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Kun Zhao, Mingjun Wang, Ming Xue, Peiling Fu, Zhonglin Yang, Xiaomin Chen, Yi Zhang, Wen-Chau Lee, Fuqing Zhang, Qing Lin, and Zhaohui Li

Abstract

On 4 October 2015, a miniature supercell embedded in an outer rainband of Typhoon Mujigae produced a major tornado in Guangdong province of China, leading to 4 deaths and up to 80 injuries. This study documents the structure and evolution of the tornadic miniature supercell using coastal Doppler radars, a sounding, videos, and a damage survey. This tornado is rated at least EF3 on the enhanced Fujita scale. It is by far the strongest typhoon rainband tornado yet documented in China, and possessed double funnels near its peak intensity.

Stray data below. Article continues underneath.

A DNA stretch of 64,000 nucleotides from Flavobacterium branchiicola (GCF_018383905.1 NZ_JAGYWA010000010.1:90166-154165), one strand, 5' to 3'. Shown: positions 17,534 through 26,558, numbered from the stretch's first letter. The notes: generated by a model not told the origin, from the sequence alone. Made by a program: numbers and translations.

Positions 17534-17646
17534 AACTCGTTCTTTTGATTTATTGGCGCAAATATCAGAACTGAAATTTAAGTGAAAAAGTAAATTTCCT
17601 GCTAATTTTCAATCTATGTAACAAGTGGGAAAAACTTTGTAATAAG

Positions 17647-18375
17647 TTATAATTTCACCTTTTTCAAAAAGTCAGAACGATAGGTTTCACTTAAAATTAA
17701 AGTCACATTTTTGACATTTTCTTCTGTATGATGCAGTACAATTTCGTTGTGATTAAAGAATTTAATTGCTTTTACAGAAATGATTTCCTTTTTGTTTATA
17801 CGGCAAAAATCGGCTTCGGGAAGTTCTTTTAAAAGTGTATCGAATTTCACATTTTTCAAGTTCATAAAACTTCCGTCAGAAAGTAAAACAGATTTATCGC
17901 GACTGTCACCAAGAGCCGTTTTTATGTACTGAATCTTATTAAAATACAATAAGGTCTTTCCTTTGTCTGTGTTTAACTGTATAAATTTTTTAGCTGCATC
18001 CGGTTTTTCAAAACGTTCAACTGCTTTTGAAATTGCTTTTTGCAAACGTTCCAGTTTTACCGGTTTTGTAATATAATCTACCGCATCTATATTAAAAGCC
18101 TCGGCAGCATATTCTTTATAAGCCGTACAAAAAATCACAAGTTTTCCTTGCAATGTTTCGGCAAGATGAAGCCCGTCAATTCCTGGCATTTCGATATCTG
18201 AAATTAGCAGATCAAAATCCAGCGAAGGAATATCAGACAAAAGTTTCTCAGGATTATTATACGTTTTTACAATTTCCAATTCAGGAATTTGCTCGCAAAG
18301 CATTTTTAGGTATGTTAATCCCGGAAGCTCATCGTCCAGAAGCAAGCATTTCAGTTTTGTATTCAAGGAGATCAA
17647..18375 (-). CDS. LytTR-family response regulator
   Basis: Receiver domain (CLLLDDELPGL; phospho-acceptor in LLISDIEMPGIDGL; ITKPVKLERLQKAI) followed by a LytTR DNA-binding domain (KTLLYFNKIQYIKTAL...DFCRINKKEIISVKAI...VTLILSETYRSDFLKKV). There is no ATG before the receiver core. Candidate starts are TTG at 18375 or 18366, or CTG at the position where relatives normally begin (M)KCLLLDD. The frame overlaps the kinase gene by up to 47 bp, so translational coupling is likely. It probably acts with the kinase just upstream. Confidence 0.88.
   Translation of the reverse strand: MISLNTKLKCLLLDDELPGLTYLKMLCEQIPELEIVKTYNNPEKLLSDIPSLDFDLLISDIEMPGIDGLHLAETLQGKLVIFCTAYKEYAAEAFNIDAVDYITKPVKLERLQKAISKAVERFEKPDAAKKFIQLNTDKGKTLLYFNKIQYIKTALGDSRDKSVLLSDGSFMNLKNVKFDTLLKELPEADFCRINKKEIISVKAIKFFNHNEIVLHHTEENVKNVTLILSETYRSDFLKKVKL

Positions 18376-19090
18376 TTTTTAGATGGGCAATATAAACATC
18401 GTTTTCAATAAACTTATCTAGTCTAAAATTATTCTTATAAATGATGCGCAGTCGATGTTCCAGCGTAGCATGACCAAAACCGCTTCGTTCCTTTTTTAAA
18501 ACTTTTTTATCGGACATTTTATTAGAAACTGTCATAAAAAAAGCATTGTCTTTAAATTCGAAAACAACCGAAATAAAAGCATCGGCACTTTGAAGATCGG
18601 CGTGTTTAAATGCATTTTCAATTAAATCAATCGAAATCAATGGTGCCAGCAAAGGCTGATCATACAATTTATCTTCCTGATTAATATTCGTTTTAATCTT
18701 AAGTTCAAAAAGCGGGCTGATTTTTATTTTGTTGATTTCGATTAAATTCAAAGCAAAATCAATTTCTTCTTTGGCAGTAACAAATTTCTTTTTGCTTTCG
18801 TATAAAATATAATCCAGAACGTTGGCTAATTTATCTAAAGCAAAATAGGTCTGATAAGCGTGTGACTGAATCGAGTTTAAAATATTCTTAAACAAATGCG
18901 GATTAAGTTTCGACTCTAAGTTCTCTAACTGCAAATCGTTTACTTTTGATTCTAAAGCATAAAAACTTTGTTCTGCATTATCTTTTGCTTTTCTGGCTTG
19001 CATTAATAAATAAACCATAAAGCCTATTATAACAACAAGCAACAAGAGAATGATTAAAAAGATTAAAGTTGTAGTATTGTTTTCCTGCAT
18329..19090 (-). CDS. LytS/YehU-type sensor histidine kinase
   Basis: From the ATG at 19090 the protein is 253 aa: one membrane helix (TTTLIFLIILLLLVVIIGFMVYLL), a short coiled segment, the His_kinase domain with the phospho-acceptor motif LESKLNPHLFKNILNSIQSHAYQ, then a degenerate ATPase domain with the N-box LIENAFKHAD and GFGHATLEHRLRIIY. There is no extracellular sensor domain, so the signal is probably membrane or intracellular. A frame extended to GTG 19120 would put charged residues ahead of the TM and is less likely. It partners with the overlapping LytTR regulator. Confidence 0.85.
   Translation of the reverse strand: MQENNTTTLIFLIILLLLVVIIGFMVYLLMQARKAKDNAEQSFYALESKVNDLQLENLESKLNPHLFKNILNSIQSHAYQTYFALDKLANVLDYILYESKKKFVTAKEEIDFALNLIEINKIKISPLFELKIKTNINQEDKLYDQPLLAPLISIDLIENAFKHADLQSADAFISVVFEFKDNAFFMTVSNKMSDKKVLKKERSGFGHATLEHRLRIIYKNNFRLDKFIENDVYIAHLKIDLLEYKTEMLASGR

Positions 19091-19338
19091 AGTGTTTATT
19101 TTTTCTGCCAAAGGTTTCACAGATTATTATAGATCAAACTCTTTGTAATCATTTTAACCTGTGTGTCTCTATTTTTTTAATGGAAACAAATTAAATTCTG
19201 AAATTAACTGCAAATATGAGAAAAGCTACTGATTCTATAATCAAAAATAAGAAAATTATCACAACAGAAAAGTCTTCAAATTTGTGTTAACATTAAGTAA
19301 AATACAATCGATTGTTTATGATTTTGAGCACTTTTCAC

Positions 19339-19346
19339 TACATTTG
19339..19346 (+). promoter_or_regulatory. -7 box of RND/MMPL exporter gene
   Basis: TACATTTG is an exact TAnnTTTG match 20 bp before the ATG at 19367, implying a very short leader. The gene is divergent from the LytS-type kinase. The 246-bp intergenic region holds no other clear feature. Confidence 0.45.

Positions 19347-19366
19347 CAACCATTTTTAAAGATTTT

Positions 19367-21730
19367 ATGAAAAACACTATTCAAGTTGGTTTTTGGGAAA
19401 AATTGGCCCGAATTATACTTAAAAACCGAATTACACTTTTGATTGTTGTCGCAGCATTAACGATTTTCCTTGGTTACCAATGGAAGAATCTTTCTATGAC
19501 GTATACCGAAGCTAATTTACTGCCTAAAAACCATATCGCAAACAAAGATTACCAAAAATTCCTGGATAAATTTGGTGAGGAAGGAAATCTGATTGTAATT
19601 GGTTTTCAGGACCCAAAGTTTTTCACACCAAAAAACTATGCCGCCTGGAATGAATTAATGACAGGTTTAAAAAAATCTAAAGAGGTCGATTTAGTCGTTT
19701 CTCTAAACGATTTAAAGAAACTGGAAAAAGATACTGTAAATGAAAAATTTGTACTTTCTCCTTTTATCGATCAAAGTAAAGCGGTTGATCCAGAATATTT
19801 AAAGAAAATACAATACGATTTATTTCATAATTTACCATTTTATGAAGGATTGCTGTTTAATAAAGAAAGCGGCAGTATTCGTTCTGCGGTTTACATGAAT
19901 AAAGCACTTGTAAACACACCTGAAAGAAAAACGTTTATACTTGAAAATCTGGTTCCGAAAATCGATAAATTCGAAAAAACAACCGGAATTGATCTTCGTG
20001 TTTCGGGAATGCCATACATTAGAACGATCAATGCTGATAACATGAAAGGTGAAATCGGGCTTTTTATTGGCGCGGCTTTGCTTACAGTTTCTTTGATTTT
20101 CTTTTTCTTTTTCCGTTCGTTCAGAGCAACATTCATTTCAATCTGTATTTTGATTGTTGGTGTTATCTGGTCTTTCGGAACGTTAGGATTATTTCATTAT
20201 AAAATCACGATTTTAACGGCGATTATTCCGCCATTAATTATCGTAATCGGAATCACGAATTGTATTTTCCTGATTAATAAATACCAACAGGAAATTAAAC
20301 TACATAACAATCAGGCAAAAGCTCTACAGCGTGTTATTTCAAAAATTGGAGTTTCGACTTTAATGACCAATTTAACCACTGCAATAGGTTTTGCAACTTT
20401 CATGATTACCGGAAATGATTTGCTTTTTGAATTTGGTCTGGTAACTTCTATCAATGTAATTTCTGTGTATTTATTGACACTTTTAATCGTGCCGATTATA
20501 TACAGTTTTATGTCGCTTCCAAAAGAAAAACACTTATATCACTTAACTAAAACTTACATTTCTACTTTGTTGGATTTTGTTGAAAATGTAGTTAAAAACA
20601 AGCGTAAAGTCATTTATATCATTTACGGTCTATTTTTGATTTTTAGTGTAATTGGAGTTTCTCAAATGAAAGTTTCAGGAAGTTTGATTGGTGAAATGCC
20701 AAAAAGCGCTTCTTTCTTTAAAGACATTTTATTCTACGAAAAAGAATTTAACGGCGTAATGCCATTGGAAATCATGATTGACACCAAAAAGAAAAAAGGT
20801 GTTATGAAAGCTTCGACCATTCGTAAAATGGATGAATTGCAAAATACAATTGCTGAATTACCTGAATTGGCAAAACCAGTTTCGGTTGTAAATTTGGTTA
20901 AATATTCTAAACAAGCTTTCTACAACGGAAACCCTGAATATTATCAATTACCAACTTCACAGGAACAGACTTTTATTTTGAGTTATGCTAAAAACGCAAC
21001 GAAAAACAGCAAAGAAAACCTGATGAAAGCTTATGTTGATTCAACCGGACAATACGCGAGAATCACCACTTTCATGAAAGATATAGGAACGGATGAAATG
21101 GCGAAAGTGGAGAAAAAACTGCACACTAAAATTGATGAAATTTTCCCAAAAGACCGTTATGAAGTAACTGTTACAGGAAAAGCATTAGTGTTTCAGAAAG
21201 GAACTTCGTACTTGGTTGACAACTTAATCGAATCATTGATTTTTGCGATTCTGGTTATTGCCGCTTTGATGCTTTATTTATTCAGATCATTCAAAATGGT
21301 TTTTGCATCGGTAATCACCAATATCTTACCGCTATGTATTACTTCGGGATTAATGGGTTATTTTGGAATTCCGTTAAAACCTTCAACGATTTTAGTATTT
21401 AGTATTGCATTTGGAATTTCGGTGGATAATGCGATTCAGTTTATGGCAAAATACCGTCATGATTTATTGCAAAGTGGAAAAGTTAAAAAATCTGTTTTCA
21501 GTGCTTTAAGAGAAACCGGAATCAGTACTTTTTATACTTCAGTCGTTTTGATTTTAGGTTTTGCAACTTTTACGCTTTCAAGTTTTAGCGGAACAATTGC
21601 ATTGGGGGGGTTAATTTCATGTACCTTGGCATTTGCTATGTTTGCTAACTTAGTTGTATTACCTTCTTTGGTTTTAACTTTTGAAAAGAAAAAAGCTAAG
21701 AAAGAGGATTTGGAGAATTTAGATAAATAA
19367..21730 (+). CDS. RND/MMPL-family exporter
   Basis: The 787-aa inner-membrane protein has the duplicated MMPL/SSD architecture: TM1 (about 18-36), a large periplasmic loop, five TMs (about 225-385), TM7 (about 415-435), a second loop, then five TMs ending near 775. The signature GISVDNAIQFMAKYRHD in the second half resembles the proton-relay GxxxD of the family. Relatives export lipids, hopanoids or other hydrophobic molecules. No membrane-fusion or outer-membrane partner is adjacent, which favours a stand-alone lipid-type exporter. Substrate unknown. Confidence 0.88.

Radar analysis indicates that this tornadic miniature supercell exhibited characteristics similar to those found in United States landfalling hurricanes, including a hook echo, low-level inf low notches, an echo top below 10 km, a small and shallow mesocyclone, and a long lifespan (3 h). The environmental conditions—which consisted of moderate convective available potential energy (CAPE), a low lifting condensation level, a small surface dewpoint depression, a large veering low-level vertical wind shear, and a large cell-relative helicity—are favorable for producing miniature supercells. The mesocyclone, with its maximum intensity at 2 km above ground level (AGL), formed an hour before tornadogenesis. A tornado vortex signature (TVS) was identified between 1 and 3 km AGL, when the parent mesocyclone reached its peak radar-indicated intensity of 30 m s−1. The TVS was located between the updraft and forward-flank downdraft, near the center of the mesocyclone. Dual-Doppler wind analysis reveals that tilting of the low-level vorticity into the vertical direction and subsequent stretching by a strong updraft were the main contributors to the mesocyclone intensification.

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